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Venus and Serena: Last Name Not Needed

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Venus and Serena. Serena and Venus. They are first-name only references, a status reserved for A-list celebrities, usually for entertainers, not athletes. For a decade, no discussion about women's tennis is complete without mentioning Venus and Serena Williams. While they have been inconsistent on and off the court, the two have dominated for stretches while driving conversations about the sport. With each in the Wimbledon semifinals on Thursday, they are poised to meet in Saturday's all-sister final.

Women's tennis needs Venus and Serena as much as any sport needs any two names. As the sport undergoes yet-another transformation at the top of the game, the Williams' sisters are still there and still dominant. The two top-ranked players in the world over the past two years -- Kim Clijsters and fellow Belgian Justine Henin -- have recently retired. Moreover, the two "it" girls of the present, Maria Sharapova -- tennis' reigning diva -- and Ana Ivanovic were ushered out of Wimbledon before the quarters. Thus, the path is clear for sisters who are one match each from their 16th career meeting and their seventh with a Grand Slam title on the line. They have been dominating lesser players this fortnight, not good news for their semifinal opponents.

The unorthodox nature of these sisters in confounding to many, frustrating to some yet refreshing to others. We live in an era in athletics where a laser like focus and discipline is constantly drummed into young athletes. The mantra in trying to reach "the next level" is to practice as much as possible; train as diligently as possible, lead a Spartan life of full of discipline and devoid of distraction.

Young athletes are shuttled through monk-like existences of training and more training with special schools, coaches, institutes, therapists, and assorted gurus to reach their goal to be the best. Balance in their lives be damned, their life is their sport.

Not so for Venus and Serena. Raised in tennis by their father, Richard, on the public courts of Compton, California, they have not taken the route followed my most of their counterparts on the tour. Richard confounded the tennis hierarchy by limiting his prodigies' schedules and time commitments. He maintains a presence around his daughters and tour, needling tour officials and management about real or perceived slights against his daughters (even in this Wimbledon, both Venus and Serena have been curiously assigned outer courts away from the main stages as they have progressed to the semis).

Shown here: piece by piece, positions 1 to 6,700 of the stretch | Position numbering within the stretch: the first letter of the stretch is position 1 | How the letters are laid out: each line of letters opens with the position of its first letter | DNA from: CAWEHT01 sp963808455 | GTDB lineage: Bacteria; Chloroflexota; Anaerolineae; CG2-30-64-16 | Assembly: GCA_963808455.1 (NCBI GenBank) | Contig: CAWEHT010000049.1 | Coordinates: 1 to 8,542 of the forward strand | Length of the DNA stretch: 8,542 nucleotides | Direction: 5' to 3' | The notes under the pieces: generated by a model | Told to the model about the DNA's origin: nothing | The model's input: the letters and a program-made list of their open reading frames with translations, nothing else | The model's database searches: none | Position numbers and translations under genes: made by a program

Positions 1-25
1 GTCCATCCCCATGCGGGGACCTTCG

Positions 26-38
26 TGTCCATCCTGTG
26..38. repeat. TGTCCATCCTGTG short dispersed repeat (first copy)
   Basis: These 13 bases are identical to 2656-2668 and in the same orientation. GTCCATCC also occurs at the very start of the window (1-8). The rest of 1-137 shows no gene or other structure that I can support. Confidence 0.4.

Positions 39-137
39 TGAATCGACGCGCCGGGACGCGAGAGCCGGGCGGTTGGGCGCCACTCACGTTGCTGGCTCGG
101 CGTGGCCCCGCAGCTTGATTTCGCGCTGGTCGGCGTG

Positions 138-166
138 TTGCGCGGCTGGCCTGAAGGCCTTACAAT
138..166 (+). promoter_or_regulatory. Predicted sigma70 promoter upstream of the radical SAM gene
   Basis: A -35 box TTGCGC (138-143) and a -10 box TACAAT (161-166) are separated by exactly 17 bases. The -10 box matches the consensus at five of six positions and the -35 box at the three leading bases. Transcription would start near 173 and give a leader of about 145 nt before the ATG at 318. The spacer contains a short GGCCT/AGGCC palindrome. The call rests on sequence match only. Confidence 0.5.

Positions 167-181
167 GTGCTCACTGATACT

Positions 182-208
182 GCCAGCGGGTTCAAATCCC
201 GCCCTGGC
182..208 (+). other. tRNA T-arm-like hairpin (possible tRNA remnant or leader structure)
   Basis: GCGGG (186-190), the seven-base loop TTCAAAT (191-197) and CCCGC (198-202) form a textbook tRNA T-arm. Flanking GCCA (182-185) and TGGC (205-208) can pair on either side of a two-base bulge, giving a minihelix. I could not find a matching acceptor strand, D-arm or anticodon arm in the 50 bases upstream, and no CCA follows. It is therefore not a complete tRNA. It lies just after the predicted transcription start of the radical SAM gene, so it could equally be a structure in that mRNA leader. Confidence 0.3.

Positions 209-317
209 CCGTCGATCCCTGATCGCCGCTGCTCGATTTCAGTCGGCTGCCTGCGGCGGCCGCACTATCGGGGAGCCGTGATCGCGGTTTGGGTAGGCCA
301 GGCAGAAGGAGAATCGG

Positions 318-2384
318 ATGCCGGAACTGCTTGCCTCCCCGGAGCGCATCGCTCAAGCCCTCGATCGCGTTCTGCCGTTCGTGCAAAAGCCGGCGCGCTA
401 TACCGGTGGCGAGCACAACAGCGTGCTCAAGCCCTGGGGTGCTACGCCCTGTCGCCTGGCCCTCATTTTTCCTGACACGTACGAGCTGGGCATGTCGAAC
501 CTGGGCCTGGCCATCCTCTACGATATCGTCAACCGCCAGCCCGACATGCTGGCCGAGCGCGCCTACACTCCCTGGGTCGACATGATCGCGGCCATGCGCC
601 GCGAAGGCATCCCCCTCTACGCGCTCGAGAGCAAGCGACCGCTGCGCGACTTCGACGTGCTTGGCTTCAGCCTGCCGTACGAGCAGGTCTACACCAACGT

Venus and Serena have a lot of outside interests, as both are into fashion and design beyond the tennis clothes they wear to work. As their competitors focus their time and energy on the singular pursuit of excellence in their sport, the sisters come and go during the tour schedule, frustrating tour officials with their spotty schedules and last-minute pullouts. Despite their sporadic participation, however, they have and continue to display stretches of dominance, as we are seeing now at Wimbledon. Not the path the tennis elders would like to see taken, but successful nonetheless.

Their unwillingness to be tennis players and tennis players only may be maddening to some but has certainly not turned away the public or endorsers. Ratings, especially for the "Breakfast at Wimbledon" on Saturday, hinge dramatically on one -- or preferably both -- of them playing. When they met in the final of the U.S. Open in 2001, CBS changed their schedule to put them on prime time. They are simply compelling names and figures in the sport.

Madison Avenue has noticed as well. Some of Serena's endorsements include or have included: Puma, Avon, Wrigley, McDonald's and Close-Up. Venus has also endorsed Avon, Wrigley, and McDonald's along with the richest female endorsement deal with Reebok, Powerade and Wilson's leather, among others.

The sisters identifies by first-name only are thriving while having balance in their lives. As they dominate the biggest stage in tennis this week, they do so in a manner that is exasperating to some and flies in the face of the modern singularly focused athlete. Yet here they are, Venus and Serena, Serena and Venus. Once again.